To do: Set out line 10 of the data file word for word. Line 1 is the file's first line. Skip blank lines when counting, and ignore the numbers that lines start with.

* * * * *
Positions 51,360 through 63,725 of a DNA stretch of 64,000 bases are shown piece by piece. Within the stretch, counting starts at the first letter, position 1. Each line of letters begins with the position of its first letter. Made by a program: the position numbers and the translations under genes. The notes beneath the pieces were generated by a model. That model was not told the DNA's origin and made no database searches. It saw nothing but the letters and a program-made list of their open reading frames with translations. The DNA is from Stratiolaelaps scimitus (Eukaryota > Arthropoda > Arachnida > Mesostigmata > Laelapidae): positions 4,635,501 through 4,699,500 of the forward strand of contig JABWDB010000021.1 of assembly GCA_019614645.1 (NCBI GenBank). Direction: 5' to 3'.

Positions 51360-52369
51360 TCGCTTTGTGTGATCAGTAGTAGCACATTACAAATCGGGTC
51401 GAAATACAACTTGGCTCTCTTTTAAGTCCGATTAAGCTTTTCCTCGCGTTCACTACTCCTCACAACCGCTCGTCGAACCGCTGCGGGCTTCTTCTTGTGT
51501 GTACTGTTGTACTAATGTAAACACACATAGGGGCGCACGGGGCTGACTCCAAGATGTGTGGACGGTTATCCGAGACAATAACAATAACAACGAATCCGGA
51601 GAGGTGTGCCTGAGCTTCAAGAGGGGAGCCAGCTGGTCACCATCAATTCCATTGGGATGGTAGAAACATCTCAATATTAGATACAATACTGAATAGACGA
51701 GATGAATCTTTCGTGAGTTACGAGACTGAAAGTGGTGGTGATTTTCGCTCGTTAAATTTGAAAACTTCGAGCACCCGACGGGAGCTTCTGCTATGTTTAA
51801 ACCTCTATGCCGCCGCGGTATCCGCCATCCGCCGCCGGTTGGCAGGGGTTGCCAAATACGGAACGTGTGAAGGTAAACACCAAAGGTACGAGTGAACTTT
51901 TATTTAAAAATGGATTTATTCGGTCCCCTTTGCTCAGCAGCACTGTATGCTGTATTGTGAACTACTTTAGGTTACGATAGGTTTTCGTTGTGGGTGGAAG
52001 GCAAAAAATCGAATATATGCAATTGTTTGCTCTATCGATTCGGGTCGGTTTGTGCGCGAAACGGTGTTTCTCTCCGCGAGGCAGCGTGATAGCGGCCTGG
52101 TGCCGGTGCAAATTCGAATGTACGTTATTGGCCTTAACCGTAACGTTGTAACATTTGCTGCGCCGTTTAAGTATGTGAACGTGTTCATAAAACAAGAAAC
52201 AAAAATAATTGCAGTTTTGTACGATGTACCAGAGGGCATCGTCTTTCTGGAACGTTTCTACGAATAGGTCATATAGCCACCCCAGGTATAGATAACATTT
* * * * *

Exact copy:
52001 GCAAAAAATCGAATATATGCAATTGTTTGCTCTATCGATTCGGGTCGGTTTGTGCGCGAAACGGTGTTTCTCTCCGCGAGGCAGCGTGATAGCGGCCTGG